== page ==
Walking in Warm Weather
Preparation before you set out to walk is the most important aspect of walking outside in warm weather. If possible choose the coolest part of the day, early morning or late evening. Try to avoid the hours between twelve and two in the afternoon when the sun is at its warmest. Walk on the shaded side of the road or street. Choose routes which have trees to shade or by a riverbank or lake if you can.
You will want to avoid sunburn, chafing, heat rash, and dehydration.
Before you set out drink plenty of water. You could add a squirt of lime or lemon to the water to make it more refreshing. Avoid drinking caffeine as caffeine is a diuretic and will cause you to eliminate more water. Carry a bottle of water with you and take sips of water often, replenishing the bottle on your way if you can. As sweating also eliminates essential body salts (electrolytes) switch to drinking a sports drink, which contains electrolytes, after about an hour of walking.
To avoid sunburn cover all exposed areas of skin liberally with a high factor sun screen. Renew your sunscreen every couple of hours. Wear a light coloured hat with a visor and a neck drape which has vents or meshing to allow your head to breathe. Light colours reflect the heat of the sun. A short sleeved t-shirt will protect the upper arms, which is a vulnerable area. Wear good quality sunglasses to protect your eyes from glare. .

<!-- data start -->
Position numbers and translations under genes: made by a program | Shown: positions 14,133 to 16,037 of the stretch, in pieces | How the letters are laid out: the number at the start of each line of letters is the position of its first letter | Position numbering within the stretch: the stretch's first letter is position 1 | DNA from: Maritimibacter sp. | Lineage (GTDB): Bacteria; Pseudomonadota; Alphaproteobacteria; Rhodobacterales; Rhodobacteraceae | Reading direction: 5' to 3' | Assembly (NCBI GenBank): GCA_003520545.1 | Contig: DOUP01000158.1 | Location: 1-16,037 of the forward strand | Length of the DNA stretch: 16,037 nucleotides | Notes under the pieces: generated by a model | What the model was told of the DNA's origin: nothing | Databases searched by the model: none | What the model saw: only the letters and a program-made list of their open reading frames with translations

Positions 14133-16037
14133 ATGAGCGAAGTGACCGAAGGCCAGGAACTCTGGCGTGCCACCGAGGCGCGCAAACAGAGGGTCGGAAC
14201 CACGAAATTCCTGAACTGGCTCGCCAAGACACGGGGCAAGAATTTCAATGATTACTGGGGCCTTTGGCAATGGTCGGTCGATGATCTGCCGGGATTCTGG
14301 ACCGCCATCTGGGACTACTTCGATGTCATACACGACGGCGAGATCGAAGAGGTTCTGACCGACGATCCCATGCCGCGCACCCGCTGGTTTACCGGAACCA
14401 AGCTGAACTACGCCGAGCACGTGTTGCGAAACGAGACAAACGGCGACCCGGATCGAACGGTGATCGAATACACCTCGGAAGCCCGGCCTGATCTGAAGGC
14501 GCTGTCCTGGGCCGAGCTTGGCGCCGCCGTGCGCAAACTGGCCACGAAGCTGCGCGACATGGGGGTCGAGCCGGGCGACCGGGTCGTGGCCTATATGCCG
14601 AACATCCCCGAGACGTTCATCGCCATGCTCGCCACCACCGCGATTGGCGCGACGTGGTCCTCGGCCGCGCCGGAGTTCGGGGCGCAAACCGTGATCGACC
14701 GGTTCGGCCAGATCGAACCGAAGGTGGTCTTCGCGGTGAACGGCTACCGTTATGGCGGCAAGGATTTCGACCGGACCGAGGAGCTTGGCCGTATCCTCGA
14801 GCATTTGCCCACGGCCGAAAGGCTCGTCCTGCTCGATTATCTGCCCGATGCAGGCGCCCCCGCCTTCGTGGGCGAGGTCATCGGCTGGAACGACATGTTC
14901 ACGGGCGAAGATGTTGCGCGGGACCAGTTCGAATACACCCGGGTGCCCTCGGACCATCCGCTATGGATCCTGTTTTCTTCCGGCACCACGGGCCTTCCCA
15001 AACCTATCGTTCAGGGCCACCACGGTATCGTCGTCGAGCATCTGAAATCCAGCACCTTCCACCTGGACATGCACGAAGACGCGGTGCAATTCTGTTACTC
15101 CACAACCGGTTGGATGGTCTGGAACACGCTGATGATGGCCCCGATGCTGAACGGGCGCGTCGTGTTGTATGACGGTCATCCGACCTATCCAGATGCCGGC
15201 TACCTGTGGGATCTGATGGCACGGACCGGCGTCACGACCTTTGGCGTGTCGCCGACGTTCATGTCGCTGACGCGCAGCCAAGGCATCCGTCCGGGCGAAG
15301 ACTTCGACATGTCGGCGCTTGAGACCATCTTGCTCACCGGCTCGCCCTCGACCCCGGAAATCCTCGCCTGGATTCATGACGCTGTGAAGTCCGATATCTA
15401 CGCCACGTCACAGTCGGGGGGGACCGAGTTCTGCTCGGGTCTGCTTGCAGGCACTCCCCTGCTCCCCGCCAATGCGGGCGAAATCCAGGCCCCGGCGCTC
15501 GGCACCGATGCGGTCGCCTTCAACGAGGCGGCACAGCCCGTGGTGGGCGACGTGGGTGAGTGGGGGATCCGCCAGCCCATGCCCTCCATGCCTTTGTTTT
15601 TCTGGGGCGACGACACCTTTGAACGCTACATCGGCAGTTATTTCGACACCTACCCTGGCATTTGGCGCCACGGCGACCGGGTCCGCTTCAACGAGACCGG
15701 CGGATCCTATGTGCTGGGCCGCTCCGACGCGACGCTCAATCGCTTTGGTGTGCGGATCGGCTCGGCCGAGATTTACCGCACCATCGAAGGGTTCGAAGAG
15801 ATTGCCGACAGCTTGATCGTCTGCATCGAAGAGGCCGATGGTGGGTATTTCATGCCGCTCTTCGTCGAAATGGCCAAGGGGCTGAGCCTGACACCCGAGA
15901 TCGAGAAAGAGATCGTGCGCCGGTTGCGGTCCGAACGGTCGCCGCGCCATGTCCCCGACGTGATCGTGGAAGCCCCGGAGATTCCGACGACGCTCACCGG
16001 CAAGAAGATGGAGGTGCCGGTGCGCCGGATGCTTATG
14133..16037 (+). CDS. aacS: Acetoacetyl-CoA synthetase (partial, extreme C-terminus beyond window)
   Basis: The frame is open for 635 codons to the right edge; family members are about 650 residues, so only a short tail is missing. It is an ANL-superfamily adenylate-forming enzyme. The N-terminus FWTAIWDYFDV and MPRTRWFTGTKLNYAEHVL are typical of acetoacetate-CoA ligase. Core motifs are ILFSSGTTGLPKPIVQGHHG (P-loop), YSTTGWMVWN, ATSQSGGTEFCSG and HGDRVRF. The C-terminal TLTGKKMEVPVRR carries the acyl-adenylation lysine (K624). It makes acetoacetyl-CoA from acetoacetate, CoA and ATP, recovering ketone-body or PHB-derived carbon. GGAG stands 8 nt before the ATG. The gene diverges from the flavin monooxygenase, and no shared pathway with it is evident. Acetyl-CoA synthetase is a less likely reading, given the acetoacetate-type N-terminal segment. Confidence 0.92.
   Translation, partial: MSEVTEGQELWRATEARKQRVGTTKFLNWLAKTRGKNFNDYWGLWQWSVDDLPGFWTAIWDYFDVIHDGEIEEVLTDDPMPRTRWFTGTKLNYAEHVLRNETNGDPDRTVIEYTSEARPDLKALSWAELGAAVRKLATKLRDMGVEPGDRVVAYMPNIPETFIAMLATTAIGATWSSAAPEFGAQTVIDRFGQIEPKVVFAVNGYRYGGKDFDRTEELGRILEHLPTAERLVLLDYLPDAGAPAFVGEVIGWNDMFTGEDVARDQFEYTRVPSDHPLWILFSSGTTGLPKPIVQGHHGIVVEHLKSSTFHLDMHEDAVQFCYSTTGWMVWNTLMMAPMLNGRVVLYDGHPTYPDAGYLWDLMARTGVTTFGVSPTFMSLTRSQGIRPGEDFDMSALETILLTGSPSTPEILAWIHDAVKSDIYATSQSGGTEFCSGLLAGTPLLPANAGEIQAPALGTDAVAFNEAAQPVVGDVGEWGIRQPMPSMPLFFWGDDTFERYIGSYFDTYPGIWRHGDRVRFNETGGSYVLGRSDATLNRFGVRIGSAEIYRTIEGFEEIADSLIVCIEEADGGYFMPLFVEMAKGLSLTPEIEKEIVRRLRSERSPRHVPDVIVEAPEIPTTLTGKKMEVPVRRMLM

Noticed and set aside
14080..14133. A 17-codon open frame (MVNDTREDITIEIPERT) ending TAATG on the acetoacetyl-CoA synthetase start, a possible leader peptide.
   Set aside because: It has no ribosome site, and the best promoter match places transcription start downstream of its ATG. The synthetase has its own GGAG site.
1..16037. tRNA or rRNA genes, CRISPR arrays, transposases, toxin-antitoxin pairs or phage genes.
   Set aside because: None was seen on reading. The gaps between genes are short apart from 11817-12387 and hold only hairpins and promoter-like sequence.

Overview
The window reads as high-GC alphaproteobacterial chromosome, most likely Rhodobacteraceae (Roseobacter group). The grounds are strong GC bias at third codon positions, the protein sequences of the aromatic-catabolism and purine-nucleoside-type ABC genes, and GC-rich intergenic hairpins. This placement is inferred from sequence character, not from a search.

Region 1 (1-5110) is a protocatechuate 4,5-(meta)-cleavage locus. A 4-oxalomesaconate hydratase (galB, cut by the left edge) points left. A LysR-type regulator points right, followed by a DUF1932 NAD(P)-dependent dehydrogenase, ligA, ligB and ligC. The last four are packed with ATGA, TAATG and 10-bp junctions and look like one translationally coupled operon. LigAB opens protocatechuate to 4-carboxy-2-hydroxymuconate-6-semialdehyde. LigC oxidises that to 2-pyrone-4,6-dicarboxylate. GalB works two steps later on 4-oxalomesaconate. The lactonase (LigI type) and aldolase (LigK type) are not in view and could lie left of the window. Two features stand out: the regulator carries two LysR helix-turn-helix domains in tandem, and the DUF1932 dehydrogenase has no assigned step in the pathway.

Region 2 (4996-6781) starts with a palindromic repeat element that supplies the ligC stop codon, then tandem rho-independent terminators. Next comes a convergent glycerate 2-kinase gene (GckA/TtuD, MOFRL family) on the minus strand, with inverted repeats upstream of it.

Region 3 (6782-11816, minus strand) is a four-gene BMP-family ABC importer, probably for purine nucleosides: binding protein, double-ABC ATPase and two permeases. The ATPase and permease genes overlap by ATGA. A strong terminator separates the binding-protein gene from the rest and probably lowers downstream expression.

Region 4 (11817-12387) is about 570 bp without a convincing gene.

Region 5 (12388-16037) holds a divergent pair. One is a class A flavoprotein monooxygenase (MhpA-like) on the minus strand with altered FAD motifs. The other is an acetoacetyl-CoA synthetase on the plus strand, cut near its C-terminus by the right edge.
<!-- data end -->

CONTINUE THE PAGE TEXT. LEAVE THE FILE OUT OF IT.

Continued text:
Any area of the body which is in contact with clothing is prone to chafing. The most vulnerable areas are underarm, crotch, inner thighs, and breast. Rub these areas with a generous covering of petroleum jelly. To avoid chafing on the thighs wear bicycle-type shorts. Close fitting shorts are less likely to cause chafing. If you wish you could layer them with another looser pair on top.
Feet need special attention in hot weather. Cover them liberally with petroleum jelly. Use socks made from man-made fibres which will wick away the moisture from your feet. If feet become too soft from excess moisture they will blister. Ensure that your shoes are light and breathable but which also give you sufficient arch and ankle support. When choosing shoes or boots take the terrain you will be walking on into account. Walking on the street, walking in the forest, or hill walking would demand a different type of footwear.
T- Shirts should also be of wicking fabric which draws the moisture away from the skin and facilitates quicker drying. Don’t forget that if you walk in late evening the temperature may lower before the end of your walk and you may need another layer of clothing to avoid chills.
If you take adequate precautions there is no reason why you should not be able to walk safely and comfortably in higher temperatures.
Enjoy your walk !
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